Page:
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Iran, Aircraft Carriers and Cans of Worms

Calling All Carriers

by Col. DAN SMITH

Most people know and, in any given week, probably utter one of the many thousands of "Murphy’s Laws" that exist.

But Murphy is not the only perceptive spirit: We have Howe’s Law, Sod’s Law (British), O’Toole’s Commentary (Irish?), Skinner’s Constant, Jennings’s Corollary, Barth’s Distinction, and Farber’s Rule. And then there is something called Zymurgy’s First Law of Evolving System Dynamics: "Once you open a can of worms, the only way to re-can them is to use a larger can."

Pondering the significance of the First Law quickly led to the realization that, as it stood, it was incomplete. Without modification, it is boundless; that is, it is conceivable that more than one can of worms could be open at the same time either accidentally or purposefully because the can-opener overestimated his re-canning ability. Either way, the danger is that some worms from the first cans opened will escape and, un-canned, multiply beyond control.

Moving from theory to practice, this is what has happened during the past five years under the current administration. In October 2001, the United States launched air and ground attacks against Afghanistan’s ruling Taliban sect and the training and supply bases of al-Qaeda. Although successful in toppling the government and dislodging al-Qaeda, the U.S. and European-dominated coalition merely scattered the opposition leaders and fighters. These have regrouped and rebuilt their organizations in the relative safety of the semi-autonomous tribal areas straddling Pakistan and Afghanistan and now make frequent incursions into Afghanistan, killing suspected informants, destroying newly-built schools, clinics, and roads, and even temporarily holding villages against government forces. Thousands of Afghan civilians have died in the violence of the last five years, as have 368 U.S. and 161 coalition troops.

Iraq is a second can of worms opened by the war hawks in the Bush administration who overestimated their ability to control simultaneously the evolution of events in Afghanistan and Iraq. What made matters worse was the rapidity with which they lost "control" not only of events on the ground but of the moral and informational contests as, one by one, the justifications for the Iraq war proved false.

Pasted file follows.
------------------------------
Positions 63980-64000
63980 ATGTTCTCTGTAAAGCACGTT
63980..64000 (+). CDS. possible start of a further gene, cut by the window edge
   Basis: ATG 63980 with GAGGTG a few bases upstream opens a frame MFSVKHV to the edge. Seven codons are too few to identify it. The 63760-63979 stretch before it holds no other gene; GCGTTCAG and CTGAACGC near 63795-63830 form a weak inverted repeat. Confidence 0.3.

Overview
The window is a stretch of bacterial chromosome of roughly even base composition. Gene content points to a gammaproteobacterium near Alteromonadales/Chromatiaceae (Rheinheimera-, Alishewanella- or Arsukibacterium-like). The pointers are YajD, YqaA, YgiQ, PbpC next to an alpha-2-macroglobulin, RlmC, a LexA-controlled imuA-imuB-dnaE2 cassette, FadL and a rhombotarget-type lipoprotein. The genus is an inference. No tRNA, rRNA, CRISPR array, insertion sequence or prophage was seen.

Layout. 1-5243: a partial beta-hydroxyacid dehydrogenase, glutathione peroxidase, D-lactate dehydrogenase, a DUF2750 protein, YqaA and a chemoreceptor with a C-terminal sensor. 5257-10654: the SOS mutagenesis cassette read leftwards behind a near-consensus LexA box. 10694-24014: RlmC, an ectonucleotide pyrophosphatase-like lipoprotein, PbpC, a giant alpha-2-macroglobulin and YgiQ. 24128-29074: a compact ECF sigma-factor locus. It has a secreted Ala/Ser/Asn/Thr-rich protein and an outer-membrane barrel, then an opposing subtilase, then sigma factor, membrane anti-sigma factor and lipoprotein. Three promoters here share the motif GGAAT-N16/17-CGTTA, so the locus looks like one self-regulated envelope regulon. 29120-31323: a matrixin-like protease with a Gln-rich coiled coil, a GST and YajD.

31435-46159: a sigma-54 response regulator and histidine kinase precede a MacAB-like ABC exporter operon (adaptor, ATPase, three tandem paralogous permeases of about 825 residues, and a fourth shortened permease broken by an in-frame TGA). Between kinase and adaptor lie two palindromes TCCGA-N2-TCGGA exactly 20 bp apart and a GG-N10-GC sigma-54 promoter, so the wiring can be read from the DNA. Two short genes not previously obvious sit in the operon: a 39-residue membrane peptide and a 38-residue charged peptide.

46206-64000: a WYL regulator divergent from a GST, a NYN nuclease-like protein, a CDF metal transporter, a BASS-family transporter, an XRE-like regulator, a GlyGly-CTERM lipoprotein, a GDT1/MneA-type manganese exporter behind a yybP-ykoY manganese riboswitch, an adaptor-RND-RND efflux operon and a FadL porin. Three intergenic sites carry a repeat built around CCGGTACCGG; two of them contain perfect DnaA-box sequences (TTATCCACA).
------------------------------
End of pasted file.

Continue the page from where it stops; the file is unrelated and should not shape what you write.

To date, the only indisputable objective achieved has been the removal of Saddam Hussein from power. By every quantifiable measure of day-to-day life–predictable security, oil production and export, electricity generation, potable water availability–the conditions in post-Saddam Baghdad are noticeably worse than before the invasion. Other urban areas slighted during Saddam’s rule show selective, often minimal, improvement, but even where this pertains, few seem convinced the improvements will last.

The one big growth area is in the number of armed nationalist insurgents, fed up with the ineffectual al-Maliki government, who have chosen to take up arms against the Iraqi government and its international allies. The determination by nationalists not to surrender to official malfeasance, rampant sectarian and tribal violence, and criminality fuels the civil war that in turn provides "space" for operations against U.S. and coalition troops by well-armed, apparently well financed, and increasingly well-trained foreign terror organizations. Under Saddam, this terror niche was occupied by the regime’s indigenous secret police; now it belongs to al-Qaeda in Iraq.

At the same time that George Bush is trying to weld a larger can to recapture all the escaping worms from the open cans–sending 21,500 U.S. troops (or as many as 28,000 if support troops are included) to Iraq and 3,200 more to Afghanistan–many people are concerned that he is in the process of opening a third can–Iran.